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Harberts v. Commissioner of Social Security Administration

United States District Court, D. Oregon

July 9, 2015


PHILIP M. LEBENBAUM, Hollander Lebenbaum & Gannicott, Portland, OR, Attorney for Plaintiff.

RONALD K. SILVER, Assistant United States Attorney, Portland, OR, ALEXIS L. TOMA, Social Security Administration, Office of the General Counsel, Seattle, WA, Attorneys for Defendant.


MALCOLM F. MARSH, District Judge.

Plaintiff Laurie M. Harberts seeks judicial review of the final decision of the Commissioner of Social Security denying her application for Disability Insurance Benefits (DIB) under Title II of the Social Security Act, 42 U.S.C §§ 401-403, and application for Supplemental Security Income (SSI) disability benefits under Title XVI of the Social Security Act, 42 U.S.C. §§ 1381-1383f. This Court has jurisdiction pursuant to 42 U.S.C. §§ 405(g) and 1383 (c) (3).For the reasons that follow, I affirm the final decision of the Commissioner.


Plaintiff protectively filed an application for DIB on December 16, 2010 and an application for SSI on December 16, 2011, alleging disability beginning November 29, 2009, due to depression; hydro thyroid disease; bipolar one; severe anxiety and panic attacks; low metabolism; and muscle spasms. Plaintiff meets the insured status requirements for a DIB application through December 31, 2014.

Plaintiff's claims were denied initially and upon reconsideration. Plaintiff filed a request for a hearing before an administrative law judge (ALJ). An ALJ held a hearing on May 16, 2013, at which plaintiff appeared with her attorney and testified. A vocational expert, C. Kay Wise, and plaintiff's sister, Carrie Leigh DeSoto also appeared at the hearing and testified. On June 6, 2013, the ALJ issued an unfavorable decision. The Appeals Council denied plaintiff's request for review, and therefore, the ALJ's decision became the final decision of the Commissioner for purposes of review.

Born in 1957, plaintiff was 56 years old on the date of the ALJ's unfavorable decision. Plaintiff has a ninth grade education. Plaintiff has past relevant work as a seafood clerk and smoker operator.


The Commissioner has established a five-step sequential process for determining whether a person is disabled. Bowen v. Yuckert, 482 U.S. 137, 140 (1987); 20 C.F.R. § 416.920. Each step is potentially dispositive. The claimant bears the burden of proof at steps one through four. Valentine v. Commissioner Soc. Sec. Admin., 574 F.3d 685, 689 (9th Cir. 2009); Tackett v. Apfel, 180 F.3d 1094, 1098 (9th Cir. 1999). At step five, the burden shifts to the Commissioner to show that the claimant can do other work which exists in the national economy. Hill v. Astrue, 698 F.3d 1153, 1161 (9th Cir. 2012).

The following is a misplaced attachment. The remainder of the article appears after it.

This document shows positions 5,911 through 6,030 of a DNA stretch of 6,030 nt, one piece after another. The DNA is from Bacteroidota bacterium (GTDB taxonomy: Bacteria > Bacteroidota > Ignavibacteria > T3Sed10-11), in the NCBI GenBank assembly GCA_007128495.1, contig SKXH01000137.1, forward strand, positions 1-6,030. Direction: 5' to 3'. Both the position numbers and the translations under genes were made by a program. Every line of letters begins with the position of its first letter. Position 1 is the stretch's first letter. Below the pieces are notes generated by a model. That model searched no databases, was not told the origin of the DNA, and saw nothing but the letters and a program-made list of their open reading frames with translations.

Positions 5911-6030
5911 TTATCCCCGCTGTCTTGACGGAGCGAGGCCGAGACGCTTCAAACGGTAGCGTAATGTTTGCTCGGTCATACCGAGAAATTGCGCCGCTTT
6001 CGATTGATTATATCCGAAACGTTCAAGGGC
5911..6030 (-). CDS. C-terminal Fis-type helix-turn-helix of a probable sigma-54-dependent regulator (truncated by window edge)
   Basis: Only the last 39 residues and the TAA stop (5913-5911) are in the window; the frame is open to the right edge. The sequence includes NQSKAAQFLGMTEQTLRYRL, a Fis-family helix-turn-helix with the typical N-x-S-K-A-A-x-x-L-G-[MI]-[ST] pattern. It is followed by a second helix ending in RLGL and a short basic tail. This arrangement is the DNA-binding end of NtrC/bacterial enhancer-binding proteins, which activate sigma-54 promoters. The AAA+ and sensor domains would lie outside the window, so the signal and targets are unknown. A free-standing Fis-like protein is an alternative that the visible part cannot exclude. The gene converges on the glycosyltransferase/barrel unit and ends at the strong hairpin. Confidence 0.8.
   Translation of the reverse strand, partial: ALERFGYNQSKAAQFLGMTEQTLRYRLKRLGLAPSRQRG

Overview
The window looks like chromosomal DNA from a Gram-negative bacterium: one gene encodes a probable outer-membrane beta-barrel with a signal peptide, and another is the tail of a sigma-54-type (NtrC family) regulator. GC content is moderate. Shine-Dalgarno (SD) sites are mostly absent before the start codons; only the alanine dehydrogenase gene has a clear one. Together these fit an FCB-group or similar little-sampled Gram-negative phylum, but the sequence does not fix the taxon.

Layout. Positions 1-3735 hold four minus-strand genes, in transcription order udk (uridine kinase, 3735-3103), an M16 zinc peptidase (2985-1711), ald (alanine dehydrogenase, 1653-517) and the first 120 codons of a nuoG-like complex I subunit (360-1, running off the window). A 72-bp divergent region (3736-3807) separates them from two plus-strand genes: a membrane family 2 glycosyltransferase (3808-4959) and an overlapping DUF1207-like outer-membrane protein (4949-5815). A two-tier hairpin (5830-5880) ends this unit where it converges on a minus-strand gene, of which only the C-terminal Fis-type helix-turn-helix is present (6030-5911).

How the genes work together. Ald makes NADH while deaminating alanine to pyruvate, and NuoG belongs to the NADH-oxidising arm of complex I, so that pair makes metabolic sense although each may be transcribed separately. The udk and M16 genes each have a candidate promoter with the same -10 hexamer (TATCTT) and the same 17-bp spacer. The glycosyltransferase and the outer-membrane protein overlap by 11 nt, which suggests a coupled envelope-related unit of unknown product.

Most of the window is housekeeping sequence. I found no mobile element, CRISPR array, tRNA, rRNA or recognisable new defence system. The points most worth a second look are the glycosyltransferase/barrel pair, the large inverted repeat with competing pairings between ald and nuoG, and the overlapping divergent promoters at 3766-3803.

At step one, the ALJ found that plaintiff has not engaged in substantial gainful activity since November 29, 2009. At step two, the ALJ found that plaintiff had the following severe impairments: anxiety; panic disorder with agoraphobia; depression; post-traumatic stress disorder (PTSD); and cannabis dependence. At step three, the ALJ found that plaintiff's impairment or combination of impairments, did not meet or medically equal a listed impairment.

The ALJ assessed plaintiff with a residual functional capacity (RFC) to a full range of work at all exertion levels as defined in 20 C.F.R. § 404.1567 but with the following additional nonexertion limitations. Plaintiff can learn, remember, and perform simple, routine and repetitive work tasks, involving simple one and two step work instructions. Plaintiff can perform low-stress work defined as jobs with no strict production pace, few workplace changes, and no "over the shoulder" supervision. Plaintiff can have occasional contact with supervisors and coworkers, but should have minimal to no contact with the public and requires ready access to restroom facilities in the workplace.

At step four, the ALJ found that plaintiff is unable to perform her past relevant work. At step five, the ALJ concluded that considering plaintiff's age, education, work experience, and residual functional capacity, jobs exist in significant numbers in the national economy that plaintiff can perform, such as soft goods sorter, cleaner II, and box filler. Accordingly, the ALJ concluded that plaintiff has not been under a disability under the Social Security Act from November 29, 2009, through the date of the decision.


On appeal to this court, plaintiff contends the following errors were committed: (1) the ALJ failed to properly evaluate plaintiff's testimony; and (2) the ALJ erred in ...

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